tobacco and Nicotine Facts
Tobacco is a carrier for the highly addictive drug nicotine. Once your body gets a taste for nicotine, it can quickly become a life-long addiction, with fatal consequences.
Cigarettes, also known as: Smokes, cigs, or butts.
Smokeless tobacco, also known as: chew, dip, spit tobacco, snus, or snuff.
What is it?
Nicotine is the main drug in all forms of tobacco. Nicotine acts as both a stimulant and a sedative. It is one of the most heavily used addictive drugs in the U.S.
Whether smoked or chewed, nicotine is one of the most highly addictive drugs used in today's society. And once you're hooked, it's extremely hard to overcome this addiction. Surveys have shown that most adult smokers first tried cigarettes during their teen years, and there is a direct relationship between early smoking and adult addiction.
Smoking harms your immune system and can affect nearly every organ of your body. When you smoke, it's not only the nicotine that's dangerous, but also chemicals in tobacco like carbon monoxide, tar, formaldehyde, cyanide, and ammonia--many of which are known carcinogens (cancer-causing poisons). Carbon monoxide keeps red blood cells from getting the full load of oxygen needed for healthy cell growth. This encourages the carcinogens in tobacco to bind to the cells throughout your body and cause cell damage.
Chewing or sniffing tobacco is just as dangerous as smoking and also has a high risk of addiction. And prolonged use of smokeless tobacco leads to a high risk of cancers of the mouth. Bidis and hookahs have become popular alternatives to smoking cigarettes, and some people seem to think they are less harmful than regular cigarettes. The truth is that hookah smoke still delivers addictive nicotine, and bidis actually have more nicotine than cigarettes. So both are at least as toxic as cigarettes, with bidis having the potential to be even more harmful.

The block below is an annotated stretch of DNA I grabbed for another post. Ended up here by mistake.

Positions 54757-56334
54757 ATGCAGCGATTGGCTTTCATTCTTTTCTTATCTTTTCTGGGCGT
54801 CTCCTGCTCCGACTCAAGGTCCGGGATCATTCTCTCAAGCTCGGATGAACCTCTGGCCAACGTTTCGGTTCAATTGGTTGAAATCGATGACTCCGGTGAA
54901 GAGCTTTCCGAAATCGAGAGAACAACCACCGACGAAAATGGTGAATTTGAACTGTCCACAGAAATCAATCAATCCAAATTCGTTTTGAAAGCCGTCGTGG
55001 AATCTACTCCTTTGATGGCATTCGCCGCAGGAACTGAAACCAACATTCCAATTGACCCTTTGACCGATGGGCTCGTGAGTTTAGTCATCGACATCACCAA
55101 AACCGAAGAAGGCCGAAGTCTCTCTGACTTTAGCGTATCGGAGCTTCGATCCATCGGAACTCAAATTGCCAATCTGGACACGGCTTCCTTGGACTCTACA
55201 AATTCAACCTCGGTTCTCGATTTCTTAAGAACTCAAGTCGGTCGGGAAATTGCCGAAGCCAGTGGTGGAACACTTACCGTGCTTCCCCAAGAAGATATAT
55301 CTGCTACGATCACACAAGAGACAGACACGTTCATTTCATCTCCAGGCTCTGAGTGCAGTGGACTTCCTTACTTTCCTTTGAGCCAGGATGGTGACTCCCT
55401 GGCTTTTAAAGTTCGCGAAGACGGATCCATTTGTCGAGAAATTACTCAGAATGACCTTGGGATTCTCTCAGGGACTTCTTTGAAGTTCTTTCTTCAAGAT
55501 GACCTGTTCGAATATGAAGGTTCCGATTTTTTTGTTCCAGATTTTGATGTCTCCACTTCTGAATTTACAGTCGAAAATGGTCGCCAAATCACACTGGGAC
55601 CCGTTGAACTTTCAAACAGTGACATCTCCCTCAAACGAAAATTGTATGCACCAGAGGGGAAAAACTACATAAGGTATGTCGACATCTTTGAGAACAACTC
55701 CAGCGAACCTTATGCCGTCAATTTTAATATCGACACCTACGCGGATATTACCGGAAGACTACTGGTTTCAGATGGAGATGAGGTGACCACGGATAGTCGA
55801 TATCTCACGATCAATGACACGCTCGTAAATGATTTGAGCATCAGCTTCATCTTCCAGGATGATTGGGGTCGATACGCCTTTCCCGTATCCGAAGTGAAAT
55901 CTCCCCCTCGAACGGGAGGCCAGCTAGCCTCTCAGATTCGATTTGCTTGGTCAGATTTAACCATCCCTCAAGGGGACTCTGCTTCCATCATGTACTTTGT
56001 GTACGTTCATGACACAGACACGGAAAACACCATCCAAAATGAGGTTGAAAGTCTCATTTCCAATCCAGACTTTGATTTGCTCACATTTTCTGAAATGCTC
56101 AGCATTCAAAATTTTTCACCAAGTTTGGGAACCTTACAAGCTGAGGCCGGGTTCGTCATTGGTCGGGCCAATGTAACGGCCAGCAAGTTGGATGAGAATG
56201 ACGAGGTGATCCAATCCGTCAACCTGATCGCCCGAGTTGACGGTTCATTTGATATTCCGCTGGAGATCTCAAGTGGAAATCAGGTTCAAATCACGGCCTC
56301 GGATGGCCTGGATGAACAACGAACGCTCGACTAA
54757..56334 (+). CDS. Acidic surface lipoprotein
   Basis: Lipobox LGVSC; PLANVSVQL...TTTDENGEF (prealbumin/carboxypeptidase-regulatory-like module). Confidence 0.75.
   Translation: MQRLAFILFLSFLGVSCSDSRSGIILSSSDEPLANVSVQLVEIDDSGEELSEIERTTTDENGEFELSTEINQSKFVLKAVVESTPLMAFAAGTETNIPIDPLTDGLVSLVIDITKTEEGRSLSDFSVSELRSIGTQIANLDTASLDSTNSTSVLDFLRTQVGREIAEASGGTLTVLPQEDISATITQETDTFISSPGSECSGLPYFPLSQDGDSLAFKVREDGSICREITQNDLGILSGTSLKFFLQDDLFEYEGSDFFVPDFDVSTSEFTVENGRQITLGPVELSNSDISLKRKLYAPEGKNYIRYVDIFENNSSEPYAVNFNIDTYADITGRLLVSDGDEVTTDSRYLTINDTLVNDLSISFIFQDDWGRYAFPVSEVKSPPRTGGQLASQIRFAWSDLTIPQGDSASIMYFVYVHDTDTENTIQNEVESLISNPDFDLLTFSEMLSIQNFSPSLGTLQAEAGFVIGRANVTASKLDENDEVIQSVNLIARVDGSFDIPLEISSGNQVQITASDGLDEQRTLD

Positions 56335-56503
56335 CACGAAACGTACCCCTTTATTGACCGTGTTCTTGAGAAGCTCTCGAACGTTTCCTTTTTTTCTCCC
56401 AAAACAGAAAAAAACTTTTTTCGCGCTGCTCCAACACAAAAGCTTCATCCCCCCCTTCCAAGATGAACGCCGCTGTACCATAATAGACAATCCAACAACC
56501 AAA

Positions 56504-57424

You probably already know that the greatest long-term risk of smoking is cancer and lung disease. Here are some numbers to consider: In the 40 years between 1964 and 2004, cigarette smoking caused an estimated 12 million deaths, including 4.1 million deaths from cancer, 5.5 million deaths from cardiovascular disease, 1.1 million deaths from respiratory disease, and 94,000 infant deaths related to mothers smoking during pregnancy.
Even after 30 years of warnings on packages, tobacco continues to impact our health. In 2010, more than 220,000 new cases of lung cancer were reported, and more than 150,000 Americans died as a direct result of the disease.
The Bottom Line
Smoked tobacco and smokeless tobacco are both carriers of the highly addictive drug nicotine. Once your body gets a taste for nicotine, it can easily become a life-long addiction, with highly fatal consequences. Although quitting can be difficult at any age, the good news is that by giving up tobacco for life, you can drastically improve your health and reduce your risk of cancer, heart disease, and other life-threatening diseases associated with tobacco use.
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